• Talking to the team: The unofficial opening of training camp is Friday at 5:30 p.m., when McCarthy addresses the team for the first time. McCarthy said he spends plenty of time -- "probably too much time on it, frankly," he said. -- working on his speech. "You know when you have this much time to give a talk, my history has been to, I have to cut, I probably cut 60 percent of the stuff I have," McCarthy said. "You have to tighten it down and get it where you want it. Video is always a little better because [video director] Chris [Kirby] has more time to work on it. So the video will be awesome, and I hope the guy delivering the talk can deliver."
  • New hire: Despite a rash of injuries in recent years, McCarthy holds the team's medical, training, strength and conditioning staffs in high regard. Many of them predate McCarthy's time with the organization. But he also said on Friday that there will be a new addition in that area, although he did not get into specifics. When discussing injury prevention techniques, McCarthy said: "We have a young man coming aboard that we'll announce here in another day or so that will impact our team."
  • What's next: The first practice of camp begins at 8:20 a.m. local time on Saturday.
GREEN BAY, Wis. -- Between now and the Green Bay Packers' first training camp practice on July 26, we will break down each position group.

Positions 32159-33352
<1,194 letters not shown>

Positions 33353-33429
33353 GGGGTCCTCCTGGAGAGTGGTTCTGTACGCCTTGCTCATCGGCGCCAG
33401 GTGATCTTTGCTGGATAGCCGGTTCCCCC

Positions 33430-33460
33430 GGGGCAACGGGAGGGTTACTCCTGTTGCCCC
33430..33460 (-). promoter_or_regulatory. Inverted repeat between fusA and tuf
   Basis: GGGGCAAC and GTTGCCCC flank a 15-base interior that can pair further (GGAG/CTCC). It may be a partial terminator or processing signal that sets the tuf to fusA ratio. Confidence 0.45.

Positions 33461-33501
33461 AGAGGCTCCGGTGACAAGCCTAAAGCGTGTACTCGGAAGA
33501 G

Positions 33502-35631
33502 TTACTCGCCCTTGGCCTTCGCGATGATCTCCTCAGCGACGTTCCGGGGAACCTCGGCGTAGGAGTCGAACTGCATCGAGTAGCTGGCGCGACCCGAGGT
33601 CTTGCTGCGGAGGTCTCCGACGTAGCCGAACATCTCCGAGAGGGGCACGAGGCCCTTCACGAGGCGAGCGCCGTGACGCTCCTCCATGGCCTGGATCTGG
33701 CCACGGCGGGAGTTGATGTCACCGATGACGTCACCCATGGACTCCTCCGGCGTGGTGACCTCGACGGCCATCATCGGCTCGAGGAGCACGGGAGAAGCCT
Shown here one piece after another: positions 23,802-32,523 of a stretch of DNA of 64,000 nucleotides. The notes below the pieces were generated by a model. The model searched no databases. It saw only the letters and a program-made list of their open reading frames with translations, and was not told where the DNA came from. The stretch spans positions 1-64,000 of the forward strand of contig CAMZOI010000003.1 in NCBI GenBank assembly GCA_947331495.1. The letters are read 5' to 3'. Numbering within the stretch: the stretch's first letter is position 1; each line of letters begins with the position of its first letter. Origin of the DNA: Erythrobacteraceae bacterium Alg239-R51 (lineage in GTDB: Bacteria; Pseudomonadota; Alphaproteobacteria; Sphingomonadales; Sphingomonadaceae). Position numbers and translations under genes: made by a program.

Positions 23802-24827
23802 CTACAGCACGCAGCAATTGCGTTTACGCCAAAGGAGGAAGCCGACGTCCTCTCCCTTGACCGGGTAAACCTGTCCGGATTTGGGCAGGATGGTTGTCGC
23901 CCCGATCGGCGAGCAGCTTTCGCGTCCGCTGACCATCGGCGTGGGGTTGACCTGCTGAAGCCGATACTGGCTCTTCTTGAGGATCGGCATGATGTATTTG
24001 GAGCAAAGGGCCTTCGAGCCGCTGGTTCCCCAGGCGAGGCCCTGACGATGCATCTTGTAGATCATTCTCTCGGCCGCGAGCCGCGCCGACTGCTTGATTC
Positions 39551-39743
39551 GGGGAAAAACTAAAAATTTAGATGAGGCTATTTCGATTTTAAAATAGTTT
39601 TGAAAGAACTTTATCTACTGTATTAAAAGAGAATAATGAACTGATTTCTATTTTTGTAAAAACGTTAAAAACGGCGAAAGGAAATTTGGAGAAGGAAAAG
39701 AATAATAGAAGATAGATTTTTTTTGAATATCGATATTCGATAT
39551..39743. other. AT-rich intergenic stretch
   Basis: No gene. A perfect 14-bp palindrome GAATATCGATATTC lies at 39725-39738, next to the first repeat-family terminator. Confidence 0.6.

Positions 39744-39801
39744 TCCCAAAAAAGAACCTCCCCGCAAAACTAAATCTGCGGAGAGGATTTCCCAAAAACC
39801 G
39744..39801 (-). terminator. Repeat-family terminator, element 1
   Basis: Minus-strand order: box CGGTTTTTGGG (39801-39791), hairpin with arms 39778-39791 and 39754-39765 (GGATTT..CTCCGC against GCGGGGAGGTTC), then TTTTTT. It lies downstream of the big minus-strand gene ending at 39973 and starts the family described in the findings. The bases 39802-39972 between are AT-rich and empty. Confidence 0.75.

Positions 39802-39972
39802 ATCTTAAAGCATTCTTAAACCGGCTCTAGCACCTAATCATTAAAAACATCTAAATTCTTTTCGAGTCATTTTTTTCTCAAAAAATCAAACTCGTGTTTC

Next up is the offensive line.

Returning players: David Bakhtiari, Bryan Bulaga, JC Tretter, T.J. Lang, Josh Sitton, Don Barclay, Derek Sherrod, Lane Taylor, Aaron Adams, Andrew Tiller, Garth Gerhart.

Gone from last season: Evan Dietrich-Smith, Marshall Newhouse, Greg Van Roten.

New this season: Corey Linsley (fifth-round pick), Jeremy Vujnovich (street free agent), Jordan McCray (undrafted rookie), John Fullington (undrafted rookie).

Bakhtiari
Bakhtiari
Sitton
Position coach: James Campen (eighth season, previously was assistant offensive line coach from 2004-06).

Biggest issue: For the fourth straight season, there will be a new starting center. Tretter is the favorite for the job, but the fact remains that he has never played in an NFL game – not even a preseason game. And he's never played center. Other than that, what's to worry about? Nevertheless, the Packers are high on the second-year player who spent the entire offseason working with the No. 1 offensive line. Tretter did not play at all last season after he broke his ankle during his first OTA practice as a rookie.

Player to watch: Bakhtiari had what Campen described as "a very good season for a rookie" last year when he stepped in as the starting left tackle after Bulaga blew out his knee during the Family Night scrimmage and was lost for the season. Now, as Campen said, "we expect him to make that next step and have a very good season." The former fourth-round pick played well enough as a rookie, despite allowing 10 sacks (including playoffs), according to ProFootballFocus.com, that Campen and coach Mike McCarthy decided to leave him at left tackle and move Bulaga back to the right side. Bakhtiari added about 10 pounds this offseason in an effort to improve his run blocking and better handle pass-rusher's bull-rush moves.